This is a copy of the Borghese Gladiator, acquired in 1898 from an original Roman sculpture in The Louvre. The work was originally part of the Italian collection whose name is bears. Although coloqually known as a gladiator, the sculpture is actually a depiction of a fighting warrior. The piece, whose tree trunk bears the signature of Agasias of Ephesus, son of Dositheus, recalls the work of Lysippos, the great bronze sculptor of the fourth century BC. The accented musculature, however, bears the mark of the Pergamene school. Agasias revived the athletic heroism of Lysippos, blending it with the pathos of the Hellenistic period.
The Borghese Gladiator could be a Hellenistic copy - fashioned for a Roman client - of a bronze marble by Lysippos or one of his followers in the late classical period. The presence of the tree seems to confirm this hypothesis - it probably shows the need to strengthen a work that was originally in bronze, thus requiring no support - that was then transposed into marble, a much heavier material and more easily broken.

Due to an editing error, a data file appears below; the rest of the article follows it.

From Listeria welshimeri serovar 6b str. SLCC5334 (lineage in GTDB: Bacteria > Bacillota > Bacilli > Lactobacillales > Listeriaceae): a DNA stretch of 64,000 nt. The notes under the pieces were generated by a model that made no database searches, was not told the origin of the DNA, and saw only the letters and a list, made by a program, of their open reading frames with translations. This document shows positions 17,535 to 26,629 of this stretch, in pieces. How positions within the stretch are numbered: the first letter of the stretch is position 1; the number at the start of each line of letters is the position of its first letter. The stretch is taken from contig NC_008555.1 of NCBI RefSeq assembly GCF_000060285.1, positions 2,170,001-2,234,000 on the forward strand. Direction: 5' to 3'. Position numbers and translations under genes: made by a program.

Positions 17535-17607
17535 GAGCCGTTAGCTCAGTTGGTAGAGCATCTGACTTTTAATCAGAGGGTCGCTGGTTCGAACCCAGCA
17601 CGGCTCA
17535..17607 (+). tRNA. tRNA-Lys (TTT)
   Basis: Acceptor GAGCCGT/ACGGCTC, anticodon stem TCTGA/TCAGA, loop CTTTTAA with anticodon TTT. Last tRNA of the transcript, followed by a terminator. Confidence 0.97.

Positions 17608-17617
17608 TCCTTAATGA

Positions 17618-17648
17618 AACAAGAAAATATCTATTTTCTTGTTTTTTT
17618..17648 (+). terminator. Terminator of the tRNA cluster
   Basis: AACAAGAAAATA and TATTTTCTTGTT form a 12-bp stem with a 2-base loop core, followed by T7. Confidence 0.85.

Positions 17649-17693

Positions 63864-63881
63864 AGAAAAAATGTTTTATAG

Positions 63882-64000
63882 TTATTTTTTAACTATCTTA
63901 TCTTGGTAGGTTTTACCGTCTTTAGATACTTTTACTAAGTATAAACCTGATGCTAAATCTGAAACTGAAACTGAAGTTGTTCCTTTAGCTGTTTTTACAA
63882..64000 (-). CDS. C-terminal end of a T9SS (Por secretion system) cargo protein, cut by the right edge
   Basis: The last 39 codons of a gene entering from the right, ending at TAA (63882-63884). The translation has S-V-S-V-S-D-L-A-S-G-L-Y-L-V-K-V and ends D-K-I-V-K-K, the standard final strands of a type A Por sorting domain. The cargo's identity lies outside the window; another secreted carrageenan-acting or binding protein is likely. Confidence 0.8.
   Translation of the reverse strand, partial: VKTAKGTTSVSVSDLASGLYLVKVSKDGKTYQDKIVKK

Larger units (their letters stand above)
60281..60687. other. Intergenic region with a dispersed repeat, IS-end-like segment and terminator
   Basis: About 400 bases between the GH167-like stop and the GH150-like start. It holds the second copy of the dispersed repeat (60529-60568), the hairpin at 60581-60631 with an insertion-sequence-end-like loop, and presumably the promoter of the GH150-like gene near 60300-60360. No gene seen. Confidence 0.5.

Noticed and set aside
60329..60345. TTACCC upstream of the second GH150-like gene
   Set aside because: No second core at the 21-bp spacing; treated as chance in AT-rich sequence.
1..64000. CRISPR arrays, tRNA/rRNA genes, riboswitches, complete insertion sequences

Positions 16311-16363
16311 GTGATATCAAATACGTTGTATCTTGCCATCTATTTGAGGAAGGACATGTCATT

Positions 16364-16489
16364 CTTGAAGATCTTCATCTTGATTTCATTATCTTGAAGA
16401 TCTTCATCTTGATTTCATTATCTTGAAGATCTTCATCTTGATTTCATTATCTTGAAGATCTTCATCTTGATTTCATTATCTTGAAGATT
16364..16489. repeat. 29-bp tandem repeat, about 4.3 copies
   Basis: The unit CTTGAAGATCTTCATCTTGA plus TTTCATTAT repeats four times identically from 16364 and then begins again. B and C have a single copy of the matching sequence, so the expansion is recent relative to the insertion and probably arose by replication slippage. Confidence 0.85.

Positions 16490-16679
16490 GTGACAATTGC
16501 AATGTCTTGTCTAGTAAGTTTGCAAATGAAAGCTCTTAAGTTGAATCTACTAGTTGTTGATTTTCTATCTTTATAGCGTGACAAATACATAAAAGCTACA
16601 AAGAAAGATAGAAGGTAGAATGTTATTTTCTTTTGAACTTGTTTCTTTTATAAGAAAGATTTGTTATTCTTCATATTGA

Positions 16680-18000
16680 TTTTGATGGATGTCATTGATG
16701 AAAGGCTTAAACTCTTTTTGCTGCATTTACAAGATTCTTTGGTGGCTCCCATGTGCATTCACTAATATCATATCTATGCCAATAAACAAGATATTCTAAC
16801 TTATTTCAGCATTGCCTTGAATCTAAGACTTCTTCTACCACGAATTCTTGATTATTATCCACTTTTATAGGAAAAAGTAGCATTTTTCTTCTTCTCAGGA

The exaggerated rendering of the musculature and the violence of the figure's movement - organized along a broad diagonal - recalls the friezes of the Pergamon Altar, erected in the early second century BC, which depicts the battle between the Gods and the Giants. The pathos in the treatment of the face accentuates the intensity of the warrior's efforts.